June 13, 2018

Multifamily Builders, Developers in U.S. Remain Positive as Demand Continues…AND MORE

Multifamily Builders, Developers in U.S. Remain Positive as Demand Continues, by Michael Gerrity, World Property Journal

According to the National Association of Home Builders, confidence in the U.S. multifamily housing market remained positive in the first quarter of 2018. The MPI remained unchanged from last quarter, coming in at a reading of 53, while the MVI remained essentially unchanged at 42. The MPI measures builder and developer sentiment about current conditions in the apartment and condo market on a scale of 0 to 100. The index and all of its components are scaled so that a number above 50 indicates that more respondents report conditions are improving than report conditions are getting worse. ‘Multifamily builders and developers are reporting solid demand around the country, as shown in the vacancy rate for the first quarter,” said Steve Lawson, chairman of NAHB’s Multifamily Council. “We anticipate steady demand through the rest of the year as household formations continue to grow.'”


Restaurants Feeling The Squeeze On Traffic And Sales, Especially Midpriced Chains, by Dees Stribling, Bisnow

“Chain restaurants, especially those that occupy the middle ground between fast food and upscale dining, face an uphill battle as consumer tastes change. Part of that battle, it turns out, involves building traffic any way they can. The entirety of the restaurant industry is feeling pinched, despite a strong U.S. economy. Same-store traffic in the industry dipped 2.9% year over year in May, which also represented an annual 1.5% drop from April, Restaurant News reports. Traffic growth year-to-date is down 2.5%, which is a bit better than the 3.2% drop for the same period in each of the previous two years. ‘The underlying issues of restaurant oversupply and increased competition from outside the chain restaurant sector still prevail and will likely haunt the industry for the rest of the year,’ TDn2K reports.”


What’s In A Name? How And Why Landlords Rebrand Their Buildings, by Jarred Schenke, Bisnow

A year after buying a nondescript office building in Midtown Atlanta, John Courey decided it was time for a change. After the founder of New York-based investment firm Crestlight Capital purchased the 11-story 730 Peachtree, he pumped $6M into major renovations that include a new lobby and common area with suspension swings, space for a bar and restaurant and a third-floor social hub. The last big change to 730 Peachtree is its name. ‘It’s kind of a tired building that no one really knows about,” Courey said. “We want to re-energize it and reintroduce it as one of the coolest creative-type buildings in all of Midtown.’ Changing the name of a building can also help a landlord focus its branding toward a specific audience, ML Jordan CEO Jordan Lipsey said. ML Jordan is a marketing firm that specializes in working with commercial real estate firms. Lipsey said he has seen a trend of firms rebranding to appeal more toward technology tenants. ‘They see a tilt or a change in the demographic or consumer that they’re trying to attract for that particular type of property,’ he said.”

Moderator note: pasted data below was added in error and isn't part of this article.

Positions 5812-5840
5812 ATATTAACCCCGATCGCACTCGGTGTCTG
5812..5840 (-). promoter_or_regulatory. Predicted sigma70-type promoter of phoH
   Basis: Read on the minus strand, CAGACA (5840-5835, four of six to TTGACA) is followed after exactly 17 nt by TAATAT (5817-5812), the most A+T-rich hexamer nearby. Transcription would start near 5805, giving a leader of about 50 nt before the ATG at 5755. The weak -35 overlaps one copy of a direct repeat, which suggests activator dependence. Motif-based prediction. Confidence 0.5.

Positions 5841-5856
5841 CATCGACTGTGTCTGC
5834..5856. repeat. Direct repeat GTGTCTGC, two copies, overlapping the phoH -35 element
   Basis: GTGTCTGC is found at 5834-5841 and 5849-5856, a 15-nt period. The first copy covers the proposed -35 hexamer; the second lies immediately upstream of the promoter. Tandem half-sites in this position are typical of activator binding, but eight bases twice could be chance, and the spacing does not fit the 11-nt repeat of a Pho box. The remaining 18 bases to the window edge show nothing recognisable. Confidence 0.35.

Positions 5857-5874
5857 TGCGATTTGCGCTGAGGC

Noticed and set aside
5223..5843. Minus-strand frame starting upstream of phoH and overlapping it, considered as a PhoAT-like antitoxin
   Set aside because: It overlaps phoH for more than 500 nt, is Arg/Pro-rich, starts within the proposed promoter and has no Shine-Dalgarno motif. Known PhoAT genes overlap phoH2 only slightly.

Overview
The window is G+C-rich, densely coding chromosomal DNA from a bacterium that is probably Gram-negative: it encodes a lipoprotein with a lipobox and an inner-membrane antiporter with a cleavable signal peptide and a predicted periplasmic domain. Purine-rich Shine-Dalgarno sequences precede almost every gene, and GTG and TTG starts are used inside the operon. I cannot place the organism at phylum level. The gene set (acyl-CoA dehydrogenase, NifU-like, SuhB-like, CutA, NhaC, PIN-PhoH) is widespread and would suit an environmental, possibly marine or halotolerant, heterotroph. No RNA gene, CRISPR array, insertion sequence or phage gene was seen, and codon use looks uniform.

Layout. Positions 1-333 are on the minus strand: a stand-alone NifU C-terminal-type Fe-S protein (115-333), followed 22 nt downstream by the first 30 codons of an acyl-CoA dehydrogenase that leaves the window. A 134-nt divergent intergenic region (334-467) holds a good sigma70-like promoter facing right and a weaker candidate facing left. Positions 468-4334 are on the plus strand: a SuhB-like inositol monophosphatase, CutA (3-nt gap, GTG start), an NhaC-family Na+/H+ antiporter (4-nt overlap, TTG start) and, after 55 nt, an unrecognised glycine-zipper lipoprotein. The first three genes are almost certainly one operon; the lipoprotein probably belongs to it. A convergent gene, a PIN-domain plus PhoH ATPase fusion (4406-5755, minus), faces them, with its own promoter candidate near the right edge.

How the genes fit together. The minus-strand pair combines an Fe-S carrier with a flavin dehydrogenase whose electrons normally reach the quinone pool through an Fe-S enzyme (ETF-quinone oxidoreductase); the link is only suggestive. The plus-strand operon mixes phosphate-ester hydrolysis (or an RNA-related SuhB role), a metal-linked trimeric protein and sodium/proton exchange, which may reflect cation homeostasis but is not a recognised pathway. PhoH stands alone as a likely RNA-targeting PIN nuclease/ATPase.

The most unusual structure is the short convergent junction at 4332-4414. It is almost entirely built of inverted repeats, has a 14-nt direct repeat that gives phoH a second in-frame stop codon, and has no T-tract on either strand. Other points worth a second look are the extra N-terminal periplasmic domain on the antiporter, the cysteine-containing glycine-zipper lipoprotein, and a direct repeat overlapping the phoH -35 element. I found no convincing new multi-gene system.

Why Multi-Story Industrial Assets Might Be in the Future for Dense U.S. Cities, by Patricia Kirk, National Real Estate Investor

“Dense urban markets where land zoned for industrial is in short supply and property values are at a premium are candidates for vertical warehouse construction, industrial brokers say. Multi-story warehouses are already common in Asia, but the concept is now taking off in supply-constrained American cities. Four multilevel projects are currently under construction or will soon break ground in Seattle, San Francisco and New York City, and many more planned projects will be announced in the coming months, according to Rob Kossar, vice chairman and head of the Northeast industrial region at real estate services firm JLL. ‘This is a deep trend, and it’s not going away,’ says Kossar, whose team is charged with leasing and managing the two New York projects, both of which will break ground by the end of 2018/first quarter of 2019.”

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